As I wander along my Path Less Traveled, I suddenly find myself Lost in Mirkwood. The second quest of the Wilds of Rhovanion box echoes the first quest of the Core Set both thematically and mechanically. The major difference is that Passage Through Mirkwood sometimes plays like a tutorial, while Lost in Mirkwood is much harder.
But how much harder is it, exactly? Can it be defeated with nothing more than a Core Set and The Wilds of Rhovanion? Or would I be forced to wander down to my local Game Store to buy more cards?
Let’s search for the answer together!
What we’re up against
As always, I’m going to do my best to avoid story spoilers. If you’re the sort of person who also wants to avoid spoiling the quest mechanics, you can skip over the collapsed sections of this post.
I’m so lost without you
Lost in Mirkwood takes the idea of branching quest paths to the nth degree: there are two different choices for each of the Stages 2 through 4. Each one has an “A” version and a “C” version. Which of the two versions you visit is determined whenever you travel to one of the Quest’s four Objective-Locations. Finding and traveling to one of these Objective-Locations is the only way to advance between Quest Stages. (It’s also worth noting that when these Locations say to advance to the “next” Stage with a particular letter, you always increase the Stage number—many people play this wrong the first time and find themselves in an unwinnable state).
Since it’s so important to find these Objective-Locations, the quest provides a way for you to locate them in the form of Searching for a Way Out, an Objective that uses progress made against the main Quest to help you dig one out. It’s not all helpful, though, since Seaching for a Way Out also makes Objective-Locations and the cards guarding them immune to player card effects like the one on Northern Tracker.
Stage 2 turns out to be really important, because it sets the tone for the entire rest of the quest by shuffling one of two set-aside encounter sets into the encounter deck. One sends you too far North, pitting you against the exhaustion-inducing effects of the Spiders of Mirkwood. The other sends you too far South, pitting you against the direct-damage dealing Dol Guldur Orcs. Each of these encounter sets has a slightly different mechanical focus, changing the way you have to address the remainder of the Quest.
Each playthrough of this Quest is going to feel a little different depending on which Stages you end up encountering. Some Stages demand more combat prowess, while others put pressure on you in other ways. There are a lot of secrets hidden under the boughs of Mirkwood. You never know exactly what you might find—or what might find you—there.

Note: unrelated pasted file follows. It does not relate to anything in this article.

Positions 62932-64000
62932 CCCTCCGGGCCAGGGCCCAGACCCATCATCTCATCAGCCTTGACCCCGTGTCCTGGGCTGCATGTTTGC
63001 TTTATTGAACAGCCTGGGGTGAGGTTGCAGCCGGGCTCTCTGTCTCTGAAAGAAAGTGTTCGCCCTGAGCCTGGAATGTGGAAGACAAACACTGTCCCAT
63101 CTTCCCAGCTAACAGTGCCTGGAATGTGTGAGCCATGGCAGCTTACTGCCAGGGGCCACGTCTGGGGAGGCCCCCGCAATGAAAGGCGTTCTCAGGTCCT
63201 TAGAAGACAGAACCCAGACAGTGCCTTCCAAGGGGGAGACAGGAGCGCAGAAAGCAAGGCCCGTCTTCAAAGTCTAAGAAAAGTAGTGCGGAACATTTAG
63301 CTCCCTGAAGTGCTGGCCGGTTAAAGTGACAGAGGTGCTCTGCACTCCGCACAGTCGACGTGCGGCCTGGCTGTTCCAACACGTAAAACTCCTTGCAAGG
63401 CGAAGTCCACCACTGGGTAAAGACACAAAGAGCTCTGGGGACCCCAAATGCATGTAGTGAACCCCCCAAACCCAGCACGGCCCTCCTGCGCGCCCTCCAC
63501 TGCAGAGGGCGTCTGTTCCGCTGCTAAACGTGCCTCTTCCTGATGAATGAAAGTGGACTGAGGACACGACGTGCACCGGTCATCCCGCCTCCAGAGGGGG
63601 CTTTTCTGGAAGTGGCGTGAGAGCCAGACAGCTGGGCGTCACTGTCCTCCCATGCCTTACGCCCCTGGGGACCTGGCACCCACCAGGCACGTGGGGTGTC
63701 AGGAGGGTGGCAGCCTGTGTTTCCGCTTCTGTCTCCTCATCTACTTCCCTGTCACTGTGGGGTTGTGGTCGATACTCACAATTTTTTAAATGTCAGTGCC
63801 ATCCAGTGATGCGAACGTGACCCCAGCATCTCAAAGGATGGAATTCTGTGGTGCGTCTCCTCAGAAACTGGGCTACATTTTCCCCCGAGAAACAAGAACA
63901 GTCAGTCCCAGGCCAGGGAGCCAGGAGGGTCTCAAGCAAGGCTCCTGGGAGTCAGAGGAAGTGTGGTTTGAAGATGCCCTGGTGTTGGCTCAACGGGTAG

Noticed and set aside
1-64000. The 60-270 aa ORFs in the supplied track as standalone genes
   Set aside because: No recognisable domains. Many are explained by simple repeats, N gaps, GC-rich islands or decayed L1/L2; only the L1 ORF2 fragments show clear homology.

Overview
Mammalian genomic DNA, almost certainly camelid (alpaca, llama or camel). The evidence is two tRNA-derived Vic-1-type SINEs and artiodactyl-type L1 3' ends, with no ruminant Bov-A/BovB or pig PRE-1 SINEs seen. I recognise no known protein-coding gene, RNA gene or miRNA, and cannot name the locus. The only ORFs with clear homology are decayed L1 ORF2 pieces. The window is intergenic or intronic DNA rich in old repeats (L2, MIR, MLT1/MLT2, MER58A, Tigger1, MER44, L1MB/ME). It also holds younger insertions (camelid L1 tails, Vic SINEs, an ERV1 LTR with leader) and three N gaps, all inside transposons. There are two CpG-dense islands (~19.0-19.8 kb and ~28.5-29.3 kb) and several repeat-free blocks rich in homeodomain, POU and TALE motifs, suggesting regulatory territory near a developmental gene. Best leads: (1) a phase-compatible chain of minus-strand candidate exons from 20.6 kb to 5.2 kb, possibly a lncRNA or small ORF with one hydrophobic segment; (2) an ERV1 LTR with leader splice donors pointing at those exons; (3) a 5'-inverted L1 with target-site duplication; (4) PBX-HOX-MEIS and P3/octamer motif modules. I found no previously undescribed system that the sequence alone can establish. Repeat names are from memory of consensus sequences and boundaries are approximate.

You can see everything the quest has to offer over at the Hall of Beorn.
Building a deck
I’ll be honest—the Dale archetype is so strong that I could probably re-use the deck I built last time and crush this quest with it. But I want to test out a theory, so I’m going to go a different direction for this one.
My theory is that the cards from The Wilds of Rhovanion are great additions to the Core Set even if you don’t build around the Dale archetype.
So I’m instead going to focus on what these cards can do for a different Core Set Hero: Dúnhere. His ability to attack into the Staging Area is pretty unique, but he can be hard to make work with a small card pool (especially in Solo) because of his relatively low attack score of 3. He definitely needs a Weapon or two to be more effective at what he does, but the Core Set only offers the pricey Dwarven Axe or the unreliable Blade of Gondolin. The Wilds of Rhovanion adds a third Weapon into the mix in the form of Bow of Yew.
Another problem is that none of those Weapons are in-sphere for Dúnhere, meaning that he’s traditionally paired with a Tactics Hero. But neither Dúnhere nor your standard Tactics Hero are good at questing, leaving you pigeonholed into a strong quester like Éowyn for your third Hero. That deck can work just fine, but it would be nice if there were other options. Enter Bard son of Brand, who can grant access to Tactics Weapons without the need for a Tactics Hero. Paring him with Dúnhere leaves the third Hero slot wide open!
Another problem Dúnhere has is just how reliant he is on getting those Weapons early. When he has them, he can do fine, but the longer he has to wait to find them, the higher his threat gets, and the less likely it is that there are still Enemies left in the Staging Area. With my third Hero slot open to anyone I like, I’m free to choose Beravor to help super-charge my Dúnhere deck and get him the Weapons he needs to be successful, as soon as possible.